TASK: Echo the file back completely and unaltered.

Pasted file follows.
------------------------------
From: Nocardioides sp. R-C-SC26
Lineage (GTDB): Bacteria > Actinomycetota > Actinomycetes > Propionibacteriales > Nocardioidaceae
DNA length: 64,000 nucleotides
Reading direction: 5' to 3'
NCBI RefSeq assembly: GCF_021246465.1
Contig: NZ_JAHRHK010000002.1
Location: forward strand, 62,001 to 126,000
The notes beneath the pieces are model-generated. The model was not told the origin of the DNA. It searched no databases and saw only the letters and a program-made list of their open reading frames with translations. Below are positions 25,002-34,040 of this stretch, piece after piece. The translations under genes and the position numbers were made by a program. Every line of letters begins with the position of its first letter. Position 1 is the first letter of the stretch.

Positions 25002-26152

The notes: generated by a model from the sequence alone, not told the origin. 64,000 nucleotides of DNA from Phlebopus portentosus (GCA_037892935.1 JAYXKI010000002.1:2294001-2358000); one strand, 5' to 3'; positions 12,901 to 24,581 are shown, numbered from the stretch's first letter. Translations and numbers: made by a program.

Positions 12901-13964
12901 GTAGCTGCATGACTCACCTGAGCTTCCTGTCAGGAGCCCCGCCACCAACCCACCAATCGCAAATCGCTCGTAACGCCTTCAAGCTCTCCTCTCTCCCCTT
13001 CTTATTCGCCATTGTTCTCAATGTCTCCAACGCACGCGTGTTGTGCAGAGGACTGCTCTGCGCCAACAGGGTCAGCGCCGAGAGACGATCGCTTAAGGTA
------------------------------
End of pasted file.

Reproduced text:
From: Nocardioides sp. R-C-SC26
Lineage (GTDB): Bacteria > Actinomycetota > Actinomycetes > Propionibacteriales > Nocardioidaceae
DNA length: 64,000 nucleotides
Reading direction: 5' to 3'
NCBI RefSeq assembly: GCF_021246465.1
Contig: NZ_JAHRHK010000002.1
Location: forward strand, 62,001 to 126,000
The notes beneath the pieces are model-generated. The model was not told the origin of the DNA. It searched no databases and saw only the letters and a program-made list of their open reading frames with translations. Below are positions 25,002-34,040 of this stretch, piece after piece. The translations under genes and the position numbers were made by a program. Every line of letters begins with the position of its first letter. Position 1 is the first letter of the stretch.

Positions 25002-26152

The notes: generated by a model from the sequence alone, not told the origin. 64,000 nucleotides of DNA from Phlebopus portentosus (GCA_037892935.1 JAYXKI010000002.1:2294001-2358000); one strand, 5' to 3'; positions 12,901 to 24,581 are shown, numbered from the stretch's first letter. Translations and numbers: made by a program.

Positions 12901-13964
12901 GTAGCTGCATGACTCACCTGAGCTTCCTGTCAGGAGCCCCGCCACCAACCCACCAATCGCAAATCGCTCGTAACGCCTTCAAGCTCTCCTCTCTCCCCTT
13001 CTTATTCGCCATTGTTCTCAATGTCTCCAACGCACGCGTGTTGTGCAGAGGACTGCTCTGCGCCAACAGGGTCAGCGCCGAGAGACGATCGCTTAAGGTA